•Former President of Civil Liberties Organisation
Ayo Ogunsola Obe was for many years the President of the Civil Liberties Organisation, which was at the vanguard of Human Rights Struggle in Nigeria. She took over from Mr Olisa Agbakioba. For many years, she has been a strong voice in human rights, legal and social movements, as well as democratic reforms in Nigeria.
She is 67, she was born on May 24, 1955, in the UK, she attended the University of Wales where she obtained her LLM degree. Obe is also a Columnist and TV presenter. She was the President of the Civil Liberties Organisation (CLO) and was among the strong voices that advocated for the actualization of Chief MKO Abiola’s 1993 presidential election victory. She has been listed as one of the heroes of June 12. Her passport was seized in March 1996 while leaving Nigeria to attend a meeting of the UN Human Rights Committee in New York. The government action was not unconnected with her activism.
She presided over the Transition Monitoring Group, which was an election-monitoring and democracy-building coalition of Nigerian NGOs from 1999 to 2001. She also represented the coalition from 2001 to 2006 at the Police Service Commission (PSC).
She is a founding partner in a Lagos-based law firm, Ogunsola-Shonibare and sits on the board of multiple civil society organisations such as Goree Institute.
She has presented and published several papers that were widely read worldwide. Now, she sits on the board of several international organizations including the International Crisis Group. She also presents “On Point”, a highly instructive current affairs programme on the Nigerian Television Authority’s International Service.
In a recent interview with City People’s reporter, JAMIU ABUBAKAR, she gave an account of her experience as an activist during the repressive military regime of General Sani Abacha. She also spoke on a number of issues relating to activism in their days, and what young activists must do to bring about the desired change they clamour for. Below are excerpts from the interview:
Tell us your role in the call for human rights in Nigeria during the Military era and how it was like being a human rights activist in the heat of military dictatorship?
I was the President of the Civil Liberties Organization (CLO). Naturally, I would have a leading role to play because the Civil Liberties Organization was not only the first indigenous human rights organization in the country, it was also a parent of many organizations such as Media Rights Agenda, Environment Proofs, Rights Agenda.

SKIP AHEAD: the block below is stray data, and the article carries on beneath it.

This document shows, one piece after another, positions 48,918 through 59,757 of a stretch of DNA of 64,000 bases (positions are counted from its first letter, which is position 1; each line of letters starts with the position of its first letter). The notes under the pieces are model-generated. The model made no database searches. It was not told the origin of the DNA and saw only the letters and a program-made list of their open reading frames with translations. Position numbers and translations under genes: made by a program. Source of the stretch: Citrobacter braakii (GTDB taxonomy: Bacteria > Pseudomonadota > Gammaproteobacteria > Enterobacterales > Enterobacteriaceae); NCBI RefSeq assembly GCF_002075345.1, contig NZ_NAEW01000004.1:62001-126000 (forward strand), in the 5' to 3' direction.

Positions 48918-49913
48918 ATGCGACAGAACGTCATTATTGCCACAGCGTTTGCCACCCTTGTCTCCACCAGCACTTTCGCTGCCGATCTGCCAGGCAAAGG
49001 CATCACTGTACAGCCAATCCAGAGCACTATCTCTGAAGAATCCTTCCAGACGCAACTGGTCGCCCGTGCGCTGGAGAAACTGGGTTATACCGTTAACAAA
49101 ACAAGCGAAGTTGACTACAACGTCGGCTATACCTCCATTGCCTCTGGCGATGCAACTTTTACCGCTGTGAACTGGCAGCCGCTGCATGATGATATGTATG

We had organizations for people living with disabilities and so on. We were also leading members of coalitions; whether it was to get the military out of office, whether it’s for freedom of information and that was why we formed the Media Rights Agenda. So, the CLO was like the grandfather and I became its President at the time when Abacha had just assumed office. Of course, I didn’t expect to be president during the military dictatorship. I became Deputy President when we were on the verge of the Babangida transition and it was hoped that by that time, we have finished with the military handing over to the Civilian administration. You would think being a president of human rights organization then would be a piece of cake. It didn’t turn out that way. But there’s a saying that if you dip your hand into a plough, you can’t turn back. And unfortunately, when the time came for Olisa Agbakoba to end his tenure as the President of the Civil Liberties Organization since I was by then the Deputy President, I didn’t really have any choice but to run. Nobody wanted the job because we had been invaded. The Executive director, Abdul Oroh as well as Chima Ubani were in military detention. They called it Administrative Detention which was the fancy way of saying they were locked up without trial. And we were all down on the ground. Then the whole activists said; ‘look we were already caving, but we stand on’.
How would you describe your personal experience as the leader of an association pursuing human rights for people?
I think I can’t say my experience as such, partly because I was a President and partly because I was a woman, and also partly because I was still a bit of a JJC. The activists, the young men felt I needed to be protected and insulated. So anytime we went on demonstration, they would be saying ‘Presido, Persido’, come here and they would try to shield me. So, I would say that I really suffered it in the same way. The nearest I got being locked up was before Abacha came to power, that was during the June 12 protest. I lived at Yaba then and as I was going home, past Panti Street, I saw Abdul Oroh, my executive director at the Panti Police station and he waved to me. So, I said let me go up and see what’s up not knowing that he was under arrest. So I went up to see him and when I wanted to leave, they said “madam, you can’t go! Of course, you are part of them.” Then they kept us there for the day.
In fact, by the time I got home, I found out that my mother had set up a suitcase with a nightdress and other things from Ikeja because in those days what did my mother know about? You don’t put on a nightdress to go to sleep in a police station. But that was the closest I came until the time of the 5 million-man march.
I think at that point, the government was getting desperate and the people were not responding to their threats. People were showing clues that they were no longer afraid of their bullets. At that point, my predecessor; we had formed the United Action for Democracy. Olisa had been appointed the convener. He had been arrested. And he had seen the list of people who they were planning to pick up and apparently I was on the list. So, at that point, I went into hiding. I was in hiding when Abacha died.